WATCH LIVE FROM 3.15PM AT WWW.PARLIAMENTLIVE.TV
The new Home Secretary Sajid Javid told MPs yesterday that he ‘did not know’ how many people had been detained from the Windrush generation. But what is it really like to be wrongfully detained?
For the first time since the Windrush story broke, MPs and Peers on the Joint Committee on Human Rights hear from real people who have been wrongfully detained, and whether they feel their human rights may have been breached.
Witnesses from 3.15pm:
- Anthony Bryan and Janet McKay Williams
- Paulette Wilson and Natalie Barnes
- Pieree Makhlouf, Assistant Director, Bail for Immigration Detention
The session will explore he process by which those who have a legal right to live in the UK were wrongfully detained; and whether existing safeguards to prevent wrongful immigration detention are sufficient and effective.
Anyone who belongs to the Windrush generation and was detained and wishes to tell us about their experience should contact the Joint Committee on Human Rights 020 7219 2384 email@example.com.
Article 5 of the European Convention on Human Rights provides the right to liberty and security, including in relation to immigration detention.
Detention of members of the Windrush generation
Many people moved to the UK from the Commonwealth before 1973 – often referred to as “the Windrush Generation”, and in this call we seek to include evidence from immigrants who may have been affected from all over the Commonwealth. Such people spent decades in the UK confident of their legal status because, under the 1971 Immigration Act, all Commonwealth citizens already living in the UK were given indefinite leave to remain. However, following changes in legislation and government policy, many have faced serious difficulties in proving that they are residing in the UK legally.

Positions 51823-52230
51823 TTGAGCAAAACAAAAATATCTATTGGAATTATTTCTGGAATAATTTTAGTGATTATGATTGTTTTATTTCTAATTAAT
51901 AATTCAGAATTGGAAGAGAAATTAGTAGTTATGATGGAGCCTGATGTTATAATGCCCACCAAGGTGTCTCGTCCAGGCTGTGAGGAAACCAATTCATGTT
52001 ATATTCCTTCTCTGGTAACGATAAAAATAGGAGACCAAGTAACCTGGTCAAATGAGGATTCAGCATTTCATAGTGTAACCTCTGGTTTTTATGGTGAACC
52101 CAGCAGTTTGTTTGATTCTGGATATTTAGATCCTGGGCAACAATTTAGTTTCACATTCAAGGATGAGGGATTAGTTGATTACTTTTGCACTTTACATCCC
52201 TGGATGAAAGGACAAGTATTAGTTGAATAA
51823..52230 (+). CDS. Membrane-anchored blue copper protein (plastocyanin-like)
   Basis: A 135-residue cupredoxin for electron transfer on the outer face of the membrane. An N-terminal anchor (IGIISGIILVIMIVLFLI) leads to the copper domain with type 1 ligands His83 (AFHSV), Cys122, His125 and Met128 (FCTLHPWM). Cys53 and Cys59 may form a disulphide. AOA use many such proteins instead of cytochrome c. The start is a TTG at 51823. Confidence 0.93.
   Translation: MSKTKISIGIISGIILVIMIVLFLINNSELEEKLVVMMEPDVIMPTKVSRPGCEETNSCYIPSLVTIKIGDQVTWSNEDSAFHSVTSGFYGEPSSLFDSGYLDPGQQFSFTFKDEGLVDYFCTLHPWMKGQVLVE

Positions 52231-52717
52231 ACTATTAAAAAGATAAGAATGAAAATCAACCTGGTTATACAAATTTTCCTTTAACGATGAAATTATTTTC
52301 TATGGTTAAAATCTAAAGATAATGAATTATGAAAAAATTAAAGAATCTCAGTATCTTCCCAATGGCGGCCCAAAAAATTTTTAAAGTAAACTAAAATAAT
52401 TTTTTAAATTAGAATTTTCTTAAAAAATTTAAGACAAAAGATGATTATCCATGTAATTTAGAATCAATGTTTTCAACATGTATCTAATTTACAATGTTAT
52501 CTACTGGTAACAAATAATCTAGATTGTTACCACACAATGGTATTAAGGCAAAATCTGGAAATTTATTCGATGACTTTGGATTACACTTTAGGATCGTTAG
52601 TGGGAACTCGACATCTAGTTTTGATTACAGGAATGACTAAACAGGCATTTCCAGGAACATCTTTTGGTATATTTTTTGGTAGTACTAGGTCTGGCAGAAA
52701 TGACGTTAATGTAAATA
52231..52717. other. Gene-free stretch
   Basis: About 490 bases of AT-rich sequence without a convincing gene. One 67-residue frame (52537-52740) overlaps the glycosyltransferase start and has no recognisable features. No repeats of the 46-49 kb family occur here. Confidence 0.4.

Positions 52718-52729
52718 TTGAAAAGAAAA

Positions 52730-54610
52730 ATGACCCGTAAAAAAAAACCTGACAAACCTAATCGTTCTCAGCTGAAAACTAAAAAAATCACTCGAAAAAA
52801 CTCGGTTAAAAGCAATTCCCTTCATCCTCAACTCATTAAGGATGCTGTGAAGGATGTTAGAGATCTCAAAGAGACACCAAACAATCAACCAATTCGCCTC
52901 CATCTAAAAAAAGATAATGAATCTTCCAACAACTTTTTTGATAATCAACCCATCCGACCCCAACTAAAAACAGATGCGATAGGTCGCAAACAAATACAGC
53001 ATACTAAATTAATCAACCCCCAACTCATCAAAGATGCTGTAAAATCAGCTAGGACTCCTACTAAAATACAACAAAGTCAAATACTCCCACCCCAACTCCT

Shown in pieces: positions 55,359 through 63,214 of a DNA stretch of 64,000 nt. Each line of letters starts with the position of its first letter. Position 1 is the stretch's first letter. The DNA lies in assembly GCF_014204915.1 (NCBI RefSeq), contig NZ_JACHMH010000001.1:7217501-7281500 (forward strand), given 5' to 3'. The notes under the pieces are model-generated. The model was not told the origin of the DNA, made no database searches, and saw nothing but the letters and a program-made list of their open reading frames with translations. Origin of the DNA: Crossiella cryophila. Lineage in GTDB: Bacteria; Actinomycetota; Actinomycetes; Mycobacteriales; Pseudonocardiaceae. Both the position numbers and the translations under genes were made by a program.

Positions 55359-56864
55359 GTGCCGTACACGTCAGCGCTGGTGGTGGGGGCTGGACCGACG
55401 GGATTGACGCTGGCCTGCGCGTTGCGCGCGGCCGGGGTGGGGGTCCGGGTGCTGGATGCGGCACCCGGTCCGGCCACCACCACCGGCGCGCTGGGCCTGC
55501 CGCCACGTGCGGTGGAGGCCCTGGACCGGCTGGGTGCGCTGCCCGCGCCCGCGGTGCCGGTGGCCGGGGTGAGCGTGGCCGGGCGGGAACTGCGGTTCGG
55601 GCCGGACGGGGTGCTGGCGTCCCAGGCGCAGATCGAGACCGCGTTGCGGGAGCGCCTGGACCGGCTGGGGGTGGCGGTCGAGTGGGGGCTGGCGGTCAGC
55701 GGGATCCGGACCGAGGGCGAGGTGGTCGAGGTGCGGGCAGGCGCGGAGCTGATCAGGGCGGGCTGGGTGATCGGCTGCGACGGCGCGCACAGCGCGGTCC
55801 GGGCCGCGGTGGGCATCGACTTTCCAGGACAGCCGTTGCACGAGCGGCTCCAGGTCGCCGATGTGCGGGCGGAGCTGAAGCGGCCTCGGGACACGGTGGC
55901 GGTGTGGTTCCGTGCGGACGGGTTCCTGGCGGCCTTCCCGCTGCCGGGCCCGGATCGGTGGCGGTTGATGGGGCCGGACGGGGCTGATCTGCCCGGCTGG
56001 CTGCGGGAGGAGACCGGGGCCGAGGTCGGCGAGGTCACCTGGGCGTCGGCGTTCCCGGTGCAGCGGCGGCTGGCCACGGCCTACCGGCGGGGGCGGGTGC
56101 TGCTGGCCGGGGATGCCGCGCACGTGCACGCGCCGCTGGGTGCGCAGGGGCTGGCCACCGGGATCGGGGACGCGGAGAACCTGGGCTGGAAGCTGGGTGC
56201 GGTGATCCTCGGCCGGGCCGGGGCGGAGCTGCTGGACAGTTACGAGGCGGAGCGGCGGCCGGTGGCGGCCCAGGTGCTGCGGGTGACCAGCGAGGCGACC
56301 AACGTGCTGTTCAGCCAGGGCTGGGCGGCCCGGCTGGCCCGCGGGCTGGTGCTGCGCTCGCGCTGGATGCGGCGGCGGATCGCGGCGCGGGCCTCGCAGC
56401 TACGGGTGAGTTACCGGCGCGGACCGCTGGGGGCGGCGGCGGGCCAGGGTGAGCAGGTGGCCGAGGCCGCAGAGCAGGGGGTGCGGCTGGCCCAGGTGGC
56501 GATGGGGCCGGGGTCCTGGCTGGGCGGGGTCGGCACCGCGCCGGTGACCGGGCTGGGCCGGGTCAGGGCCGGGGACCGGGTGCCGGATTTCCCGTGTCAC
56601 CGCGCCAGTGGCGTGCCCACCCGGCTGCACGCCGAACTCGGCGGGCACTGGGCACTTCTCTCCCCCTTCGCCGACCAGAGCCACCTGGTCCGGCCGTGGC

Immigration detention is an administrative process, whereby Home Office officials (rather than judges) make the decision to detain an individual. The power in law to detain an illegal immigrant rests with the immigration officer.
In order to be lawful, immigration detention must:
- be based on one of the statutory powers (which are spread across different pieces of immigration legislation) which state that a person may only be detained under immigration powers … with a view to his removal;
- be in accordance with the limitations implied by domestic and Strasbourg case law;
- be in accordance with the Home Office’s stated policy; and
- be for a reasonable period of time and with a realistic prospect for removal from the UK.
Membership of the Committee:
|Ms Harriet Harman MP (Chair) (Labour)
Ms Fiona Bruce MP (Conservative)
Ms Karen Buck MP (Labour)
Alex Burghart MP (Conservative)
Ms Joanna Cherry MP (SNP)
Jeremy Lefroy MP (Conservative)Baroness Hamwee (Liberal Democrat)
Baroness Lawrence of Clarendon (Labour)
Baroness O’Cathain (Conservative)
Baroness Prosser (Labour)
Lord Trimble (Conservative)
Lord Woolf (Crossbench)